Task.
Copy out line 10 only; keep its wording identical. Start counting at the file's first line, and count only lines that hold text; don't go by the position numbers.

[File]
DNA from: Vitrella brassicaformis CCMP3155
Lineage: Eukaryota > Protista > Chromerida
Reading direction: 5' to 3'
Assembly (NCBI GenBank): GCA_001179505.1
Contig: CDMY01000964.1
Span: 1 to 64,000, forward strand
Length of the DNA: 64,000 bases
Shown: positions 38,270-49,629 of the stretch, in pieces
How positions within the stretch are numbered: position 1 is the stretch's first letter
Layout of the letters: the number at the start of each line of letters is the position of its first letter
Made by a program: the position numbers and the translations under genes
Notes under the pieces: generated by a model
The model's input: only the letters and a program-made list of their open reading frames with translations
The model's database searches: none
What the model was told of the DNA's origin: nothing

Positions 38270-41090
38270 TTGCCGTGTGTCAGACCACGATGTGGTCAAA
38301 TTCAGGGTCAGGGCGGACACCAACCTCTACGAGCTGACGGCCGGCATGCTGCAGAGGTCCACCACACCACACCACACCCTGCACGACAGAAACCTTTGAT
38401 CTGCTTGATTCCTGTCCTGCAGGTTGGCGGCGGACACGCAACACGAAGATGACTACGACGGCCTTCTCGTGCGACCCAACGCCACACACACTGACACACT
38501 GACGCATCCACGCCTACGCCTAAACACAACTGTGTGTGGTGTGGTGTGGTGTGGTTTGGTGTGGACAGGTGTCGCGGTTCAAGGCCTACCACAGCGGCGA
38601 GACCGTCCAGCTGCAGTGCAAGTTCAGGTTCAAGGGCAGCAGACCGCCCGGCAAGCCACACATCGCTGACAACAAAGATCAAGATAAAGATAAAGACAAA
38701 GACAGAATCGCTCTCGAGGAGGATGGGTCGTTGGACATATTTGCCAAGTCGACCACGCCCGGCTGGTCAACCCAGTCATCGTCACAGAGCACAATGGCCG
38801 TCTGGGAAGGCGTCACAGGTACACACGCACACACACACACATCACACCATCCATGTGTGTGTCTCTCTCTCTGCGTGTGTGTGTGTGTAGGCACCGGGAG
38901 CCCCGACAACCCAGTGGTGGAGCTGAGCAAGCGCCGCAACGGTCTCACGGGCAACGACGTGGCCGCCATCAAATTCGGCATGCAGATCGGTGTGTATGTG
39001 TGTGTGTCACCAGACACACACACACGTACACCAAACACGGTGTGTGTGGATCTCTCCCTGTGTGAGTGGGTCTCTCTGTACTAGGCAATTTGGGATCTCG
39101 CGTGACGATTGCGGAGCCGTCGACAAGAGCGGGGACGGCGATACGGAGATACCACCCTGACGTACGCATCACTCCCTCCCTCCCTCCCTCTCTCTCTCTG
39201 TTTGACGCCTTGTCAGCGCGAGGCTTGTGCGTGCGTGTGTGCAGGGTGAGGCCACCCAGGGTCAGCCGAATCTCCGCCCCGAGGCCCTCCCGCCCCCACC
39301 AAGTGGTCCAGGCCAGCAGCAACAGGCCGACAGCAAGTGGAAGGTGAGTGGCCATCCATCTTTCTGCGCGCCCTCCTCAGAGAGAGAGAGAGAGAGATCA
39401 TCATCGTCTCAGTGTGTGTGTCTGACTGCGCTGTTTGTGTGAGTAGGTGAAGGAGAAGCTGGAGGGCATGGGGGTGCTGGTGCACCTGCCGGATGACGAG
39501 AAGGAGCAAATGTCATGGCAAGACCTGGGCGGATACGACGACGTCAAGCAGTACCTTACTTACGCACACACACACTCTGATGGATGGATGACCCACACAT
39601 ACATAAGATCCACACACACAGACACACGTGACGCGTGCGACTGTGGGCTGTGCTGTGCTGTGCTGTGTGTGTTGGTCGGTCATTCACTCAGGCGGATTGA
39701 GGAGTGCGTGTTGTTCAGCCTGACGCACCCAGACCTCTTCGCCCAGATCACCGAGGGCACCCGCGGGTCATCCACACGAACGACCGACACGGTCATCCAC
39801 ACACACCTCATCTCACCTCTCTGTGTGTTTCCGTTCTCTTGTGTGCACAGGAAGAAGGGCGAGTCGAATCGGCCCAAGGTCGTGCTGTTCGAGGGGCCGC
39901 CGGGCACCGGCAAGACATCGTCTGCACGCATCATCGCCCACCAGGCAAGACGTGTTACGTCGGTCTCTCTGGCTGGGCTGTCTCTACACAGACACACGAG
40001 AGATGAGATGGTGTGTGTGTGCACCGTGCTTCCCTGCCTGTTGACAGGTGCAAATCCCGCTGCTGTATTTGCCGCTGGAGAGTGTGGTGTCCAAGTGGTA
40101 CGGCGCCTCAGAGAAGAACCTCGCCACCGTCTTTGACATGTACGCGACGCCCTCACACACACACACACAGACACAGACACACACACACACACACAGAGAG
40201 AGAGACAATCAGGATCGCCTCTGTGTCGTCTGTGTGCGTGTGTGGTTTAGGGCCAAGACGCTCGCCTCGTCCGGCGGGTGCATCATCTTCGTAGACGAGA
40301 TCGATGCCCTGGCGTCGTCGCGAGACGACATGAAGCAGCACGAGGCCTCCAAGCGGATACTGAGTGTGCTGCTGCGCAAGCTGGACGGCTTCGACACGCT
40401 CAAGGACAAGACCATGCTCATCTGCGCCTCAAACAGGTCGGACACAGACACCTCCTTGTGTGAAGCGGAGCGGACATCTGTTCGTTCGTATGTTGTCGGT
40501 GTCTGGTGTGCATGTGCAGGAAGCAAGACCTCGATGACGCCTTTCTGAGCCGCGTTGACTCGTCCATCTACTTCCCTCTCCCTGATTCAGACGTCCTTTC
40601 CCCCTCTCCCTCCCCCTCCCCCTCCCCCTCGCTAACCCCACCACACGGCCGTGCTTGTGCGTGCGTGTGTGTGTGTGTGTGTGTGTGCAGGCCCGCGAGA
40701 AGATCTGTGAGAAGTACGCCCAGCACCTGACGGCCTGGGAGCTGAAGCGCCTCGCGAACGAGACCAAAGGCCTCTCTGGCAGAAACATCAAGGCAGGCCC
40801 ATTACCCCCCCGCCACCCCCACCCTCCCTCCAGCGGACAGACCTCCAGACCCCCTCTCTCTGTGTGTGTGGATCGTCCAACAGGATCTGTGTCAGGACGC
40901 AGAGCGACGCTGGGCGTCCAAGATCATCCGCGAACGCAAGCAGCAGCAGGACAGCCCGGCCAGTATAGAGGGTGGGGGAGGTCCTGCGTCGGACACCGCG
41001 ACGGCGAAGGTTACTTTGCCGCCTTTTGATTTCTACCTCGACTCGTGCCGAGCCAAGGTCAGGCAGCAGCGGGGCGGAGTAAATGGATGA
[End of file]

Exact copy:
Layout of the letters: the number at the start of each line of letters is the position of its first letter